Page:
General Secretary Grigory Vasilyevich Romanov stared hard at the men seated around the conference table with him. Together, they made up the leadership core that would reenergize the rapidly failing Soviet Union and ascend the CCCP to new heights of power and global leadership. These men were all subordinate to Romanov, willfully accepting their places and roles in the new hierarchy of the Communist Party of the Soviet Union. There was to be no sharing of power. When Romanov began planning for his eventual seizure of power shortly after being ousted by Mikhail Gorbachev in 1986, he deliberately kept his intentions from being known even by these men who were all close to him. Nothing was said until minutes before the bold undertaking was launched. As Romanov had fervently hoped, these men immediately realized the opportunity presented to them and gave their support without a second thought.
Now, here they were less than three months since Romanov took power, in a position that none of them, including the General Secretary, anticipated would come so quickly. He understood the precarious position the Soviet Union had been placed in, largely due to Gorbachev’s attempted reforms. Glasnost and Perestroika would only serve to speed up the demise of the Soviet Union. Romanov recognized this and it motivated him to move decisively to prevent his predecessor and rival from sending the motherland into an irrecoverable tailspin.
Lamentably, Romanov quickly discovered the true condition of his nation upon assuming control. The Soviet Union was essentially on life support. The degeneration of the state’s power had advanced farther than anyone outside Gorbachev’s circle fully understood. The nation had been sedentary for far too long. Its economic strength had been allowed to atrophy, and Soviet military power would not lagging very far behind. Support for the Party was diminishing, and for good reason, Romanov believed. The Party was doing nothing for its people! Animosity was reaching the critical level in the Southern and Baltic republics. And of course, there was still Afghanistan to contend with.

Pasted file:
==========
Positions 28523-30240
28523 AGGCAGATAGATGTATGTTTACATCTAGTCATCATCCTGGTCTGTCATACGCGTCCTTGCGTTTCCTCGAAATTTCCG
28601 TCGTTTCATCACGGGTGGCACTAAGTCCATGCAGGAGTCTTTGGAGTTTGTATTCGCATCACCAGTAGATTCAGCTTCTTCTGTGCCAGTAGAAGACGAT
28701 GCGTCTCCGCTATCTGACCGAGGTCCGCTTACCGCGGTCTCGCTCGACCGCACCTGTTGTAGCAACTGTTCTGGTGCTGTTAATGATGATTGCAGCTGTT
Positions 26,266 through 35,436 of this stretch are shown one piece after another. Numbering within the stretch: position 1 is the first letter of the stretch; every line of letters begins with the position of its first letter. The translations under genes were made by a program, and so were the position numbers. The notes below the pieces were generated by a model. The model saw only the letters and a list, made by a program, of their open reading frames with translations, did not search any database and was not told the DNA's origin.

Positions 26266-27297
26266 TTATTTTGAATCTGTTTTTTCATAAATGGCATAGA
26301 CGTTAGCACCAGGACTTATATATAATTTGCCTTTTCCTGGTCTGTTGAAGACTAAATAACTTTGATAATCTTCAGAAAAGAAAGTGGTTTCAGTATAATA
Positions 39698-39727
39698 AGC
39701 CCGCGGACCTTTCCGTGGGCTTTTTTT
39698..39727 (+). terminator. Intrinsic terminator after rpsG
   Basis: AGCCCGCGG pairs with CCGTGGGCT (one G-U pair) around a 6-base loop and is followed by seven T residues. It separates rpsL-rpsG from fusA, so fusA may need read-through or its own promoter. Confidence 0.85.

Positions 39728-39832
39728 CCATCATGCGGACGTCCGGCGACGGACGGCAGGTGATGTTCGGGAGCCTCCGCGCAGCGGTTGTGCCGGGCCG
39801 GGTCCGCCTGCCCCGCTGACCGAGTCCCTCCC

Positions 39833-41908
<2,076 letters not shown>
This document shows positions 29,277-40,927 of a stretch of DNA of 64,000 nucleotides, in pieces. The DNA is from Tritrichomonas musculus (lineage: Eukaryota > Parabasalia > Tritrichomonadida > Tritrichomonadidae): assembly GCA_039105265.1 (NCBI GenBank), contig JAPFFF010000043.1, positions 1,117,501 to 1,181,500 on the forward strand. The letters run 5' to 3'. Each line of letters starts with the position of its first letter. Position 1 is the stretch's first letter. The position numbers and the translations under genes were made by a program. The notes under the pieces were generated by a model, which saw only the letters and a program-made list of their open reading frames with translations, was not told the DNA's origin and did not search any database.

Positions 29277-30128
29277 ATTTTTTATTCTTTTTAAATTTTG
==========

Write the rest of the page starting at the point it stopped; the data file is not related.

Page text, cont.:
Outside of the CCCP, the situation was more desperate. The Eastern European satellites were in even worse condition. All that was needed for a complete collapse was one errant event. Poles, East Germans, Hungarians, and Czechs were frustrated and despondent. Their living conditions steadily diminished while to the west, their counterparts in West Germany, France, the Low Countries and beyond were enjoying unprecedented economic prosperity.
The writing on the wall was clear: Nothing short of extreme measures was going to save the Soviet empire from being consigned to the dustbin of history. Those measures were less than 24 hours in coming, Romanov noted with some sadness. He certainly had not wanted it to come to this. At least not this quickly. Regrettably, time was against him. The Romanov coup had instigated a chain of events that would consume the State if left untreated. World opinion was decidedly against him. Many governments refused to recognize the legitimacy of his government. The United States had denounced the coup and demanded that Gorbachev be reinstated. Beneath the surface, the US was licking its chops and preparing to use the situation to its advantage, Romanov was positive. Sure enough, evidence of US military preparations around the world began to trickle in after he was in power. In response, Romanov took a hard stance and challenged the US and Reagan, hoping to dissuade any opportunistic moves while the Soviet Union was undergoing transition.
That was not to be, and it became clear very rapidly the US was not going to give Romanov the time needed to consolidate his hold on power, and begin repairing the dry-rot that had become so prevalent in the Soviet Union.
Security was inextricably linked to expansion, Western scholars liked to contend. Romanov agreed, though the current position was more akin to security being linked to a consolidation of power. Conversely, that would not be possible until NATO and the United States were forced into compliance with the Soviet Union’s intended course into the future. And to bring that about meant war, while the Soviet military still held the advantage over the armies, navies, and air forces of the West. An advantage which would cease to exist come 1988.
Therefore, action had to be taken immediately.